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For UI5 developers maybe Demo Kit is the most useful tool. We could find many documents as well as samples. But sometimes we still have some questions that Demo Kit could not answer. So I would like to write a blog series called “Things that Demo Kit didn’t tell you“. In this series I would like to explore the controls with some other resources, e.g. source code, Fiori Guideline. Hope this series could help you and if you find any mistakes in my blog please also help to point them out. Thank you! Catalog of this series could be found here.

Fact of sap.m.MessageBox

To be honest for a very long time, I always thought that sap.m.MessageBox is a normal control just like sap.m.Button or sap.m.Text. Until one day I tried to write something like this:
], function (Controller) {
"use strict";
return Controller.extend("myPath.MyController", {

myFunction: function() {"Some Message");


The function crashed and in the console it said that sap.m.Message is not defined. Why? I always use Button and some other controls in this way. Problem is fixed until I claimed MessageBox in the second line. Then I realized there's something different in MessageBox.

And my guess was right. MessageBox is not a control but actually a static class. As you see in the document it is a namespace.

So everywhere you want to use it, you need such a statement in the header of your controller. Then UI5 will load the source file for you. Then what is the fact of a MessageBox? The answer is a sap.m.Dialog. The MessageBox static class is just like a util, which could help the user to generate a dialog easily, which is strictly aimed to show some message.

Functions of MessageBox

As a static class, MessageBox provides 7 public functions: show(), alert(), confirm(), error(), information(), success() and warning(). And actually all the last 6 functions are based on the first function show(). Even you could use show() to achieve all your requirements instead of all the others, it is not recommanded to do so. You should usee the last 6 functions based on your requirements to keep the consistency.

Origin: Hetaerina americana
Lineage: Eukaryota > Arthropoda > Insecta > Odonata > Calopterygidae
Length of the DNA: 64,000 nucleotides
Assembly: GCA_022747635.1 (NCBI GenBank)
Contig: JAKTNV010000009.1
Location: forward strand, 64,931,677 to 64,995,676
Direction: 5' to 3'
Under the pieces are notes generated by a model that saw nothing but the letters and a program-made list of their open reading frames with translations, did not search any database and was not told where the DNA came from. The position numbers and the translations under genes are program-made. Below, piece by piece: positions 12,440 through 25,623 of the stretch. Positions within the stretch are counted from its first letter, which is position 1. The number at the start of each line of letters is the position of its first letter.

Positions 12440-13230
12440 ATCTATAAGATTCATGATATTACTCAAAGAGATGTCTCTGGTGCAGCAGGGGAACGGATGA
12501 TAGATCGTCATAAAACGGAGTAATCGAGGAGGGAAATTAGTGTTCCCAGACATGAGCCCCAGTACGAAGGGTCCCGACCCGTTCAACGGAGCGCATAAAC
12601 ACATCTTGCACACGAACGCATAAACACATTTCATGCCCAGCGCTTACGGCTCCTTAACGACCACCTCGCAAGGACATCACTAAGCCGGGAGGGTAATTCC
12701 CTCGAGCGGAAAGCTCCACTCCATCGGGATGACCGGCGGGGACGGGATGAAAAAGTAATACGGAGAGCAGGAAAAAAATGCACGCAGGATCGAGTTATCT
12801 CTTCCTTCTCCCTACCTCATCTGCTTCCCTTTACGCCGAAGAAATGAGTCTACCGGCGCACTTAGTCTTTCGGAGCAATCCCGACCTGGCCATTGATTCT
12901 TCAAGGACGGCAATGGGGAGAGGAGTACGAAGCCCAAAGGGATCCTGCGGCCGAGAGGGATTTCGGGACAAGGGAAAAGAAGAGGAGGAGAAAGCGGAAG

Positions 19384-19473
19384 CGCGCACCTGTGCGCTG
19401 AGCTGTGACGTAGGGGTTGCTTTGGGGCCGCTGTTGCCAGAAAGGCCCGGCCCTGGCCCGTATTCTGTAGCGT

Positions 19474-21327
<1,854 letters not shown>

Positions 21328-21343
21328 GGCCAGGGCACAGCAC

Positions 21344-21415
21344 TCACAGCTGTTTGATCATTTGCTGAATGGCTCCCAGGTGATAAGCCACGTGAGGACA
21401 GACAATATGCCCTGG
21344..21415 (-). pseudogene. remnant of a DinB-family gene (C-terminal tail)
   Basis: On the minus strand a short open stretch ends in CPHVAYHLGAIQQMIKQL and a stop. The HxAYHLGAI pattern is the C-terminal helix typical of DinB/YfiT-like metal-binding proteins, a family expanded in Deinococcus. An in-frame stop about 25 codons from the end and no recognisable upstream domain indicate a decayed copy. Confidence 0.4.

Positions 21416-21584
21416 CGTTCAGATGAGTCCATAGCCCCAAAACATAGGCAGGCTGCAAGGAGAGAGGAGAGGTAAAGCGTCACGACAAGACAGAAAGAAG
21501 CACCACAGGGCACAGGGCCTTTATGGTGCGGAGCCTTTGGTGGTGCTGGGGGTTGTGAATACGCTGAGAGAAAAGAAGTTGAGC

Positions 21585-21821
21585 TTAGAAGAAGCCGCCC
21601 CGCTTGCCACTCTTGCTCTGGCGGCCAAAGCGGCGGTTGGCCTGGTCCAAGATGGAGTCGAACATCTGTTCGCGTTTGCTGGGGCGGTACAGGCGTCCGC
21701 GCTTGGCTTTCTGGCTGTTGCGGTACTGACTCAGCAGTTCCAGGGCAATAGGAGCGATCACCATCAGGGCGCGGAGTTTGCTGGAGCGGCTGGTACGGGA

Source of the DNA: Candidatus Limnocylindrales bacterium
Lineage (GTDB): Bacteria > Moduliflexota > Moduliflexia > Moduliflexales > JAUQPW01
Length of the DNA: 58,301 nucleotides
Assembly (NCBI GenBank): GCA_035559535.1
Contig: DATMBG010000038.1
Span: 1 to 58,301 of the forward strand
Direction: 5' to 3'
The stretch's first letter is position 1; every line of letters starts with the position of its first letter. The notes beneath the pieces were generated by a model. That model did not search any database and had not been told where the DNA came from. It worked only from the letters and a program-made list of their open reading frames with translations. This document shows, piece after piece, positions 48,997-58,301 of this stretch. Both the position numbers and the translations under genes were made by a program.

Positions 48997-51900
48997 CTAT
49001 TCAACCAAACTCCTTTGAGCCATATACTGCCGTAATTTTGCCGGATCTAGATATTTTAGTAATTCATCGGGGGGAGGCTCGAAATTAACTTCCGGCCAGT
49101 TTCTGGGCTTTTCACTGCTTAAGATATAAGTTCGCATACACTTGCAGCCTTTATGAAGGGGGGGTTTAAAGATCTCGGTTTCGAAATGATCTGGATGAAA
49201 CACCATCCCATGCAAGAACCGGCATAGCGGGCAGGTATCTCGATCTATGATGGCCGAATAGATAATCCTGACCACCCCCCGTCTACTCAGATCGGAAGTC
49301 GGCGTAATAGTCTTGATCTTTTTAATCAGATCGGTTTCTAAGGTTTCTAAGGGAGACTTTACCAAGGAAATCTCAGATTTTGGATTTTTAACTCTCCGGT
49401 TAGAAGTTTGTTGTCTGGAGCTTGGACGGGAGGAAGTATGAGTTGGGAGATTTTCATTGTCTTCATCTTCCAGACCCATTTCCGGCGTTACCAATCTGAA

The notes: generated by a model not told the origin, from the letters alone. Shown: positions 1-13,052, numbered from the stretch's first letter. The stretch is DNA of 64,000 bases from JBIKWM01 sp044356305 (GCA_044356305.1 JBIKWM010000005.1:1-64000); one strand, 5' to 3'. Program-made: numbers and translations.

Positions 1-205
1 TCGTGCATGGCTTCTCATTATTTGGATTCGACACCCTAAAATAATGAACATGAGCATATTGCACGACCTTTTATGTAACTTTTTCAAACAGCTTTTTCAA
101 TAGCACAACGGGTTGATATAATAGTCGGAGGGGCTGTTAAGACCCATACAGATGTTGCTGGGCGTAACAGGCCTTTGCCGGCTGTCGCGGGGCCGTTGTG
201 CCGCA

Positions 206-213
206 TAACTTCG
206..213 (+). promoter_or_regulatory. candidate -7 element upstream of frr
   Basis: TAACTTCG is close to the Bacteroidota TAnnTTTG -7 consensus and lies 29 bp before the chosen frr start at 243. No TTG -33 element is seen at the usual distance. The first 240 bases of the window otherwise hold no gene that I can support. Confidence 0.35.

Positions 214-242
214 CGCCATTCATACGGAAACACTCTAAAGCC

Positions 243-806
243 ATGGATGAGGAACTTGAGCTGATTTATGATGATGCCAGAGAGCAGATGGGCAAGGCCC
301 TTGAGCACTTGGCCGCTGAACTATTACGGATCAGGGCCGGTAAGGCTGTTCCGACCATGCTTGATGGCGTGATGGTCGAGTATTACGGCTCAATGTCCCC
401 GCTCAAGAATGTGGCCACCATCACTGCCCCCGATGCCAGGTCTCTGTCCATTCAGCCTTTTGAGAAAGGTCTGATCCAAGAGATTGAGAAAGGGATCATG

MessageBox can do more than just showing a static message. User could have customized actions in the dialog footer. You just need to specify your action in the field "actions", MessageBox will create a Button for you automatically. In the on close function you just need to judge the action type and have your own logic.

Another thing that many people ignored is, you could have a powerful "Show Details" block in your MessageBox. I say it's powerful because besides plain text you could also have formatted content and even code formatted content. This function is very useful when you want to show some detailed information about your message. But be noticed that the "Show Details" function is only availabe in the show() function.

Guidelines of MessageBox

MessageBox is a quite flexible control, so we need some guidelines for it!

Error MessageBox

  • Do not use Error MessageBox, if the error message could be shown in a form element. E.g. use "valueState=Error and valueStateText=Error Message" in a sap.m.Input to tell the user, that the input value is invalid.

  • Do not just describe the problem; tell the user how to resolve it.

  • In the short text, speak the language of the end user. Do not include system or configuration details.

  • If the solution is more involved or technical, add a long text.

  • Do not repeat the short text in the long text. They both appear together on the screen.

Warning MessageBox

  • If no decision is needed. Then just show an OK button.

  • If the user need to decide continue or not, show OK and Cancel buttons.

  • If user could have some special action, show it as a custom action button.

Success MessageBox

  • Normally we don't show a Success MessageBox to tell the user his actions succeed. Insteadly we use a sap.m.MessageToast. Since it will disappear automatically and do not need user's additional action.